And when [his parents] saw that their exhortations were of no avail, and that, in comparison with the love of Christ, their words were accounted as nothing, they left him to perform his desire. Then he divided all his possessions, that is to say, his apparel and his clothing generally (or furniture), among the poor, and took the garb of the monk; and he received the tonsure from the holy and pious father, Mar Giwargis (George) the Metropolitan. And he began to toil in the vineyard of his Lord with the hope of the kingdom which is to come, and the confidence the possession of heavenly happiness, and that he would receive the whole dinar as his wages. (Matt. xx. 1-16). He set apart a cell for himself and he shut himself up therein seven years; and after that [period] he decided to remove himself from the children of men, and to practice himself in the ascetic life in the mountain, in a place which was wholly isolated, so that he might rest there [undisturbed] in his life as a recluse. Then he set out and went a journey of one day from their [i.e. his parents'] city, and he elected to dwell there. And he found (8) a certain place where there was a cave, and there was by the side of it in that mountain a spring of water. And he dwelt there peacefully and thanked his Lord, which held him to be so worthy that at length the report of him went forth in that region, and men used to gather together about him to hear his words, and honour was set apart for him (i.e. ascribed to him) by every man.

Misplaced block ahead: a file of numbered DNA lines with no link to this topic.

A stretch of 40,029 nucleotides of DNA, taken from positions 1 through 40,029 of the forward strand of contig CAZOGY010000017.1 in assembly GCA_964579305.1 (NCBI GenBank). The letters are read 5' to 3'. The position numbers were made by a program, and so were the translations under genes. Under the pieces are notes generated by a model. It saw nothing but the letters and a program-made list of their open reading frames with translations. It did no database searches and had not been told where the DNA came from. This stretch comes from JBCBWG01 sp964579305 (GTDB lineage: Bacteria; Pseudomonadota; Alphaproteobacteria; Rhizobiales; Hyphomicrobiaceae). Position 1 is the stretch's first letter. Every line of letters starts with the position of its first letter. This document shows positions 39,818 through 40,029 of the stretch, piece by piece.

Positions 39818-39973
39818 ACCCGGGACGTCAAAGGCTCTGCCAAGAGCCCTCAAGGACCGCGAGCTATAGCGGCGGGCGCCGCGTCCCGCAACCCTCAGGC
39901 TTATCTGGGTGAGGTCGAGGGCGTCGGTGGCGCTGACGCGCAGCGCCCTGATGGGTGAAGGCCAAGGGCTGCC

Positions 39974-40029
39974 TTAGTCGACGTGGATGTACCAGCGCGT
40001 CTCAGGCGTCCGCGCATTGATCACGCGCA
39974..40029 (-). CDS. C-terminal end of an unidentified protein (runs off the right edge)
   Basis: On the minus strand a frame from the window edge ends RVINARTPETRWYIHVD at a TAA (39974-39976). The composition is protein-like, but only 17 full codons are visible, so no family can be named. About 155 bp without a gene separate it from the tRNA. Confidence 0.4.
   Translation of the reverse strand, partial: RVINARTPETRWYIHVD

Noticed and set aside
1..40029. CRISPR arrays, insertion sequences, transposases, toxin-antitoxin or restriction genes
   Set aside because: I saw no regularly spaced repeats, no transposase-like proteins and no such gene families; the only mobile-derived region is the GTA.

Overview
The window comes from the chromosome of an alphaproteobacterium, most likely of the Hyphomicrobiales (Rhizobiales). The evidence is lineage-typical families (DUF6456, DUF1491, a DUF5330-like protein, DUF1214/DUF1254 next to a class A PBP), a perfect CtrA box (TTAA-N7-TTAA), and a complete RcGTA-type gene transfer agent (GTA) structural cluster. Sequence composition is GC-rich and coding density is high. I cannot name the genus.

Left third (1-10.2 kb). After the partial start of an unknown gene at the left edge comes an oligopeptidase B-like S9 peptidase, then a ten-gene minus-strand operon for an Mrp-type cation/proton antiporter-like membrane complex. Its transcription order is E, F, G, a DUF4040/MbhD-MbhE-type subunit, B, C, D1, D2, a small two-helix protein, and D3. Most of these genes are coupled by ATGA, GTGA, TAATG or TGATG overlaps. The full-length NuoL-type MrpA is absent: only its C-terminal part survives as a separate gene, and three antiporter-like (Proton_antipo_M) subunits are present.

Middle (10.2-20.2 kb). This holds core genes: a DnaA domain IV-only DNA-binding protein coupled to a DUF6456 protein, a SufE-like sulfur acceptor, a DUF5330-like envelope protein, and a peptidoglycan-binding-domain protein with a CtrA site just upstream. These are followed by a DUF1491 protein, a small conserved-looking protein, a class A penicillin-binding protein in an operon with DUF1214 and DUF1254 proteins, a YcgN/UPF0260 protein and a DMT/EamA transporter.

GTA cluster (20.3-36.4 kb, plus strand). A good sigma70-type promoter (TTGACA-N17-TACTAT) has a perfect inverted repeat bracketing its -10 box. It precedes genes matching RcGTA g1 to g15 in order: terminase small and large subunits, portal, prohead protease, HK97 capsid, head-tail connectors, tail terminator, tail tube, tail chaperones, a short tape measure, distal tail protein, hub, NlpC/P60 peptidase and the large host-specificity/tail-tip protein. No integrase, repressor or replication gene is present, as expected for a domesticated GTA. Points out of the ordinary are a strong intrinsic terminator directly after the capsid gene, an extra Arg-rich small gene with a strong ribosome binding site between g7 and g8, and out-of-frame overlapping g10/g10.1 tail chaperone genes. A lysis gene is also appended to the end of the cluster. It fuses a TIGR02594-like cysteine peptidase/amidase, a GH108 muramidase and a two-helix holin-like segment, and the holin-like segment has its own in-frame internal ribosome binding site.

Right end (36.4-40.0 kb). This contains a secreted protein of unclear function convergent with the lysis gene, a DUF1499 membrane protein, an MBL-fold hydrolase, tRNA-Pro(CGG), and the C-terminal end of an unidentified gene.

In the foreknowledge of God everything is known. And the thoughts of the children of men, whether they belong to the right hand (i.e. be good), or whether they belong to the left hand (i.e. be bad), all of them, even before they are formed in the breast, are revealed unto Him. He therefore, in accordance with their character, elects and makes righteous [if they be good], and because of them [if they be bad] He chastiseth and punisheth. Now unto Moses it was said, "Behold, I have given thee [as] God to Pharaoh." (Exod. vii. I). And his election maketh known concerning the good disposition [of Moses] (9) and the hardness of the heart of Pharaoh. For even before Pharaoh existed, it was known [to God] that he would be hard: [of heart], and he was rejected. For unto Jeremiah God said, " Before I had formed thee in the belly I knew thee, 'and before thou didst go forth from the womb I sanctified thee and gave thee to be a prophet to the nations" (Jer. i. 5). And Paul said, "God hath not cast aside His people who from the very beginning were known to Him" (Rom. xi. I, 2), because assuredly, of [their] good will and pure thoughts. Now, certain characteristics of election make themselves visible in the person of him that is elected, and certain radiances shine forth from him which makes known that he is worthy of grace. The man who hath an enlightened mind perceiveth these, but the man who hath not an understanding mind knoweth them not. Since the person about whom we are going to speak was elected because of his superior discipline (or, exalted life), it is necessary for us to describe the manner of his election, and show how of a certainty it contributed to the perfect will.